11. Turning Turtle
Every other Mary Poppins Returns song can say “I beat Meryl,” because while it’s a fun number to see in the film, it stacks up as the most forgettable of the bunch. Furthermore, it’s one you’ll most likely skip when listening to the soundtrack. Meryl Streep’s Topsy feels like someone straight out of Alice in Wonderland and “Turning Turtle” is just as neurotic.
10. (Underneath the) Lovely London Sky
Lin-Manuel Miranda’s Jack opens and closes Mary Poppins Returns with this strong number that shows right away that the Hamilton writer can carry quite the tune alongside the sweeping orchestral score. “(Underneath the) Lovely London Sky” introduces the setting of London during their depression era in the 1930’s as Jack belts about how time are hard.
10. The Place Where Lost Things Go (Reprise)
When Emily Blunt sings “The Place Where Lost Things Go” it’s absolute magic, but the reprise sung by the children really brings home Mary Poppins’ powerful effect on the Banks family. There’s not a dry eye in the theater during this sweet moment between the kids and their grief-stricken father as they step in and make him feel better, thanks to the words by Mary that stuck with in their heads.
8. Trip A Little Light Fantastic (Reprise)
Mary Poppins Returns is the kind of film that needed a bit of nostalgia to play well with audiences, so bringing back Dick Van Dyke was a smart move. We knew it was coming as we saw a little of the table tap dancing in the trailer, but the 93-year-old actor really stops into the film at the perfect moment.
7. A Conversation
I don’t know about you, but early in the film I was already feeling the feels with that beautiful opening credits scene, so when Ben Whishaw delivered this tune so early in the film I was done for. Whishaw’s Michael Banks does an incredible job of playing a vulnerable father who is trying to deal with the death of his wife and also raise his children, and this song makes for the perfect moment to give us a taste of what’s going on in his head.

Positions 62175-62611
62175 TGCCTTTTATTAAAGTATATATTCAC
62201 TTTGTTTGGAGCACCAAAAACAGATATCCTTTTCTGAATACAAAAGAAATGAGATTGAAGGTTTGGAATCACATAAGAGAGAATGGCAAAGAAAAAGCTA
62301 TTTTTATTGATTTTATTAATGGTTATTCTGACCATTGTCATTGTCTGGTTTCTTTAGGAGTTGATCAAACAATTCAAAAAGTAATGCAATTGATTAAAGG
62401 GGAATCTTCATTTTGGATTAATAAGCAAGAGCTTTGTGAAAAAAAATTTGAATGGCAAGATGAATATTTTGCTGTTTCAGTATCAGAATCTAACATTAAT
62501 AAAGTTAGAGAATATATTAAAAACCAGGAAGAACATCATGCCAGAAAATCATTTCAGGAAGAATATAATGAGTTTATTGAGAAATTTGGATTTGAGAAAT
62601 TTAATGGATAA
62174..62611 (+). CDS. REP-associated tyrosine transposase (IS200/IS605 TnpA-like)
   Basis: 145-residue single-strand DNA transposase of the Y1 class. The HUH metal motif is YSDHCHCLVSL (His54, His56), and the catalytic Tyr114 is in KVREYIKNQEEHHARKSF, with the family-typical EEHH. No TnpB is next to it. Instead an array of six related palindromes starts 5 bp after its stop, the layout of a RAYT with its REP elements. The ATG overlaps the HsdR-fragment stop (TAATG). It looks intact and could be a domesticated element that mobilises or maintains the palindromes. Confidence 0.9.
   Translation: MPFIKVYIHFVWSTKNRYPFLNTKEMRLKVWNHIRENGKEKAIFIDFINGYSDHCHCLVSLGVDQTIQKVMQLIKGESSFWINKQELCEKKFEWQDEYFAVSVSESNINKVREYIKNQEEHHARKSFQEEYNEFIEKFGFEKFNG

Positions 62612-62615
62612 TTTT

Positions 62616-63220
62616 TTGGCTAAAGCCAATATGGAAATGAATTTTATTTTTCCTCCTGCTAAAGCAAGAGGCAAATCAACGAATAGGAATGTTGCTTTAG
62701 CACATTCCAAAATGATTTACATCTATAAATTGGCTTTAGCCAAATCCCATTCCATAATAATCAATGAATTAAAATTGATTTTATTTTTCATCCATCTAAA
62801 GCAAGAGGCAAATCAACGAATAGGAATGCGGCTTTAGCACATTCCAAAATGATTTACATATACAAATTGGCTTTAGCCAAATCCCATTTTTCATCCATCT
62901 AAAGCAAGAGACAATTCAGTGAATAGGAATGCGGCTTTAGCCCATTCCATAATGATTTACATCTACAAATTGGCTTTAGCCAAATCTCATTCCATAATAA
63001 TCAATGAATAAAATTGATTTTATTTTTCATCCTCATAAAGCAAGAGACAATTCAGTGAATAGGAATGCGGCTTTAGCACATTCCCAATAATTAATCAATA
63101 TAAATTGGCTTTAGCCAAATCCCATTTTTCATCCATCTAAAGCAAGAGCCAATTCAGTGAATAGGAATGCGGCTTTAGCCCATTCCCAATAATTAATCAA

6. The Royal Doulton Music Hall
Emily Blunt’s Mary looks to especially enjoy her whimsical adventures in Mary Poppins Returns, and this song shows it as she joins Jack and the children on a trip into the porcelain bowl in their room. The wordy song would have most out of breath after a few lines, but Blunt delivers every word gracefully as she introduces the imaginative world to those along for the ride.
5. Can You Imagine That?
In Mary Poppins Returns, the beloved nanny is not at all shy to start using her magical powers straight away with the children, and naturally it leads into a show-stopping musical sequence. This song perfectly sums up Mary’s personality in this film as she clearly loves to do what she does best, but doesn’t like to talk or explain it while it’s happening – instead using a mix of sarcasm and wit.
4. A Cover Is Not The Book
Certainly meant to somehow fill the spot of “Supercalifragilisticexpialidocious” is this song, which is also perhaps the boldest song on the Mary Poppins Returns soundtrack. As the characters’ adventure in the Royal Doulton Music Hall, Jack summons Mary to the stage and they sing a high-energy number drawn from the classic mantra “don’t judge a book but its cover.”
3. Nowhere To Go But Up
This song, which includes much of the main cast, makes for the perfect ending for Mary Poppins Returns, full of bright skies and infectious smiles. Angela Lansbury is somewhat of a Disney legend (she’s Mrs. Potts and was in the classic Bedknobs and Broomsticks), so it’s fitting for her to appear for this song. Her sweet voice opens the song, later offering up the stage to Ben Whishaw, Lin-Manuel Miranda, Emily Mortimer, and more.
2. Trip A Little Light Fantastic
Of all the catchy songs in Mary Poppins Returns, this is the one that I’ve been humming along the most since seeing it. This is Lin-Manuel Miranda’s shining moment as the song puts the spotlight on Jack to lead Mary and the children to the world of leeries and positive thinking.
1. The Place Where Lost Things Go
Mary Poppins Returns is full of dazzling visuals and dance numbers, but “The Place Where Lost Things Go” is the standout moment because what makes it resonate with us is its heartwarming story about the Banks family and how when Mary comes around, things start to look up. She doesn’t control the events of the film, but offers a nudge of perspective.